August 2013, Vol. 68 No. 8

Editor's Log

Editor's Log: Keeping It Pure

In this issue of Underground Construction, we’re proud to present our annual Buyer’s Guide. It includes the most comprehensive coverage of equipment available specifically for the underground construction and rehabilitation industry.

We could list many additional companies who seek inclusion in our Buyer’s Guide. Many companies petition us to do just that. But as we explain to those companies, we’re all about underground. And that’s what makes our buyer’s guide unique – it is exclusively tailored for and about only the underground infrastructure market.

Too many companies want to take advantage of free listings with products that don’t belong. Over the years, I’ve heard the same old story from firms shocked that we’re never heard of them as “we never have to market because we have such a strong industry presence and word-of-mouth advertising.” Trust me, if a company is that well known by people in the field, we would be well aware of them. Other companies, through sheer arrogance, just assume people will buy their products (“why, we’re Acme Widget Company – of course people know and buy our products.”) That doesn’t cut it at Underground Construction.

People have choices in the equipment they buy or rent. We believe our Buyer’s Guide listings should reflect those companies that are investing in our market. We continuously do our best to reflect our readers’ interests.

So for all those pesky public relations firms who don’t do their due diligence on behalf of their clients, or those in-house marketing types whose sole mission is to get their company’s products in print with little or no regard as to where those products truly belong, here are some helpful hints:

Despite my best efforts, I still receive information and even press invites from big crane companies – including multi-story tower cranes. Don’t be offended when I point out that there isn’t a lot of need for tower cranes working 100 feet or more above ground when our readers are typically working three to 30 feet below ground.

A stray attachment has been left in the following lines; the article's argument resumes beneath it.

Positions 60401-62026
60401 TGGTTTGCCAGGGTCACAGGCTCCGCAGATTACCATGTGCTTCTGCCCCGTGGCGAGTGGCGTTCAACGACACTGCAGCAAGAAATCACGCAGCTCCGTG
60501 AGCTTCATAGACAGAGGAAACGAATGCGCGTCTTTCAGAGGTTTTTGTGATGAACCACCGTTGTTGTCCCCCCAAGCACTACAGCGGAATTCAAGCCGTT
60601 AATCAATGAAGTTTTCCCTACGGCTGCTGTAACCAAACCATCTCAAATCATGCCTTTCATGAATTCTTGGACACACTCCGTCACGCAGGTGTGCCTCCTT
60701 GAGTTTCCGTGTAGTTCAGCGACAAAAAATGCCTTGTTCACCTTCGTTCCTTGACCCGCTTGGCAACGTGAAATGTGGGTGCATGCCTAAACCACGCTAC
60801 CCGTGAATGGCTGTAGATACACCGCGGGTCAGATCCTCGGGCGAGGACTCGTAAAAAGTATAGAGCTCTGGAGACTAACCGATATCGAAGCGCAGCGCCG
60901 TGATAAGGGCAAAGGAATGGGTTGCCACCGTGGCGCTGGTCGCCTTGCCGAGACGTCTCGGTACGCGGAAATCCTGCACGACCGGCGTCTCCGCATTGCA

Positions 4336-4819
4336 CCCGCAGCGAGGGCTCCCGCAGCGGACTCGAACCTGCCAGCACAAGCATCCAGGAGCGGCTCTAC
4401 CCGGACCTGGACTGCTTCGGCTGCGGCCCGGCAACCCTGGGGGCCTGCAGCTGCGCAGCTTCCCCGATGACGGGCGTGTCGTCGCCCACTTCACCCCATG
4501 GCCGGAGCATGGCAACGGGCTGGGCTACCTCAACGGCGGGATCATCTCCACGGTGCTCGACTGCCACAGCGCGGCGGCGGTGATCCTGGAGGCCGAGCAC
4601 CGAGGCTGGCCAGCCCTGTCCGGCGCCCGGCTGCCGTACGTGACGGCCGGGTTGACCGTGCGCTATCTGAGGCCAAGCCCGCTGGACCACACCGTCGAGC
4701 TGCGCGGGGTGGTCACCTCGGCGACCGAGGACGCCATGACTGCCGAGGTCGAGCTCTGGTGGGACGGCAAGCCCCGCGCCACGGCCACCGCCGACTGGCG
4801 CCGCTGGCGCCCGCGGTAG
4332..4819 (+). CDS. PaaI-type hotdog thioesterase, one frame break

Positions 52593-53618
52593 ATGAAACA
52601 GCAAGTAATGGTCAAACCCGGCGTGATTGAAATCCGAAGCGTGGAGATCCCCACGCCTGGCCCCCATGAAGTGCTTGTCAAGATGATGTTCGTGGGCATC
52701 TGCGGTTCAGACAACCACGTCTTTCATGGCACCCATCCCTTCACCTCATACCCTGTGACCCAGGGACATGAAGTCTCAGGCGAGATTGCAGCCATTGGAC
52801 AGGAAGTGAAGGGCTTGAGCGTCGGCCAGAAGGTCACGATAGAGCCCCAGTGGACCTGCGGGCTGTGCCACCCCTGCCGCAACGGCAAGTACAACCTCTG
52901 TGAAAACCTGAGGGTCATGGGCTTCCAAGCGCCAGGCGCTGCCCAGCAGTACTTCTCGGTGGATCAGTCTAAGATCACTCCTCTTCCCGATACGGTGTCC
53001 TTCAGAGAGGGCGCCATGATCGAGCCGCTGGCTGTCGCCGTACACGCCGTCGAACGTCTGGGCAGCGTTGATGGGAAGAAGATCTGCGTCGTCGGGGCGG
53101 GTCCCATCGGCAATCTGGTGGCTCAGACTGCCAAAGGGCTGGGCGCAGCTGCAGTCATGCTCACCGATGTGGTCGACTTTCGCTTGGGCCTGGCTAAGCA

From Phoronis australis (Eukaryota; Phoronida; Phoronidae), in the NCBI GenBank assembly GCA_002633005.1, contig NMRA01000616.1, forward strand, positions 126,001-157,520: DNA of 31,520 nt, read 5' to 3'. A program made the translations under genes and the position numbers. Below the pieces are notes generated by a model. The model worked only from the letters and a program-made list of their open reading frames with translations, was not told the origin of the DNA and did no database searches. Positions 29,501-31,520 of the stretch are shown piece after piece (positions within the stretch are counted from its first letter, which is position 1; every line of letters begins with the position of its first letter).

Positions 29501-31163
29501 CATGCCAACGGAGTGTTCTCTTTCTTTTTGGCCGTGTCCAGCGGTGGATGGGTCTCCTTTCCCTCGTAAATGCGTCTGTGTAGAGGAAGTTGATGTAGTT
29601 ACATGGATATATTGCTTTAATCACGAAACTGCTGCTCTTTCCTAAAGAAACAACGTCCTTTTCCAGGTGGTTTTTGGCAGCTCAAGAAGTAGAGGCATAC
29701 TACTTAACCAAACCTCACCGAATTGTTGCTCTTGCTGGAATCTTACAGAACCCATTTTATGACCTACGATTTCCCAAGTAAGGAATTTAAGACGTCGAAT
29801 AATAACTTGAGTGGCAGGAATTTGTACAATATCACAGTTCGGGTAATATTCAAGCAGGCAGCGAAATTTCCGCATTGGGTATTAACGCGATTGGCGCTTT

Don’t send us info on oil and gas drilling equipment and activities, storage and station equipment. We’re not an E&P (exploration and production) magazine, only pipeline construction and rehabilitation.

We don’t include massive quarry-sized excavators, huge trucks or large mining equipment in our listings. We are not a mining magazine.

And just because compact equipment has found a strong niche for underground contractors, don’t place us in the same category as landscapers, nurseries, agriculture or even basic outdoor enthusiasts. Our contractors don’t drive tractors and rarely mow grass, haul hay or install sprinkler systems. It’s just not in the contract requirements.

We don’t cover new building construction – low rise or high rise. Bridge construction and repair, filling highway potholes, mixing hot asphalt or running paving equipment are simply not of any interest to us when our readers are digging in the dirt or performing piping renewal underground.

In short, we’ll all about – and only about – underground piping infrastructure construction and rehabilitation.

While there are many publications that cover a portion – some attempt to cover it all – of the above referenced niches, we don’t venture into those arenas. Our circulation would realistically have to approach 300,000 to provide the same level of market saturation that our almost current circulation of 39,000 does now. We’re not only the largest circulation publication in our market niche, we have the most unique, directly request readership of any competitor – by a huge margin.

Bragging, am I? To some degree, sure. But these radical steps guarantee that our carefully coordinated circulation fits hand-in-glove with our editorial mission of pure focus on underground. I know who our readers are. I know they are currently employed within the parameters we’ve established. We edit and produce a publication for those people without the fluff and dilution by companies that only want to take from our market – skin the cream, if you will — and not truly invest in the underground market.

Our job is to provide important, relevant information for the underground infrastructure market: contractors, owners and engineers. If you want fluff and propaganda, read some other magazine. We’ll keep Underground Construction laser-focused on what’s important for those truly in the business of underground infrastructure.

From Archive


{{ error }}
{{ comment.comment.Name }} • {{ comment.timeAgo }}
{{ comment.comment.Text }}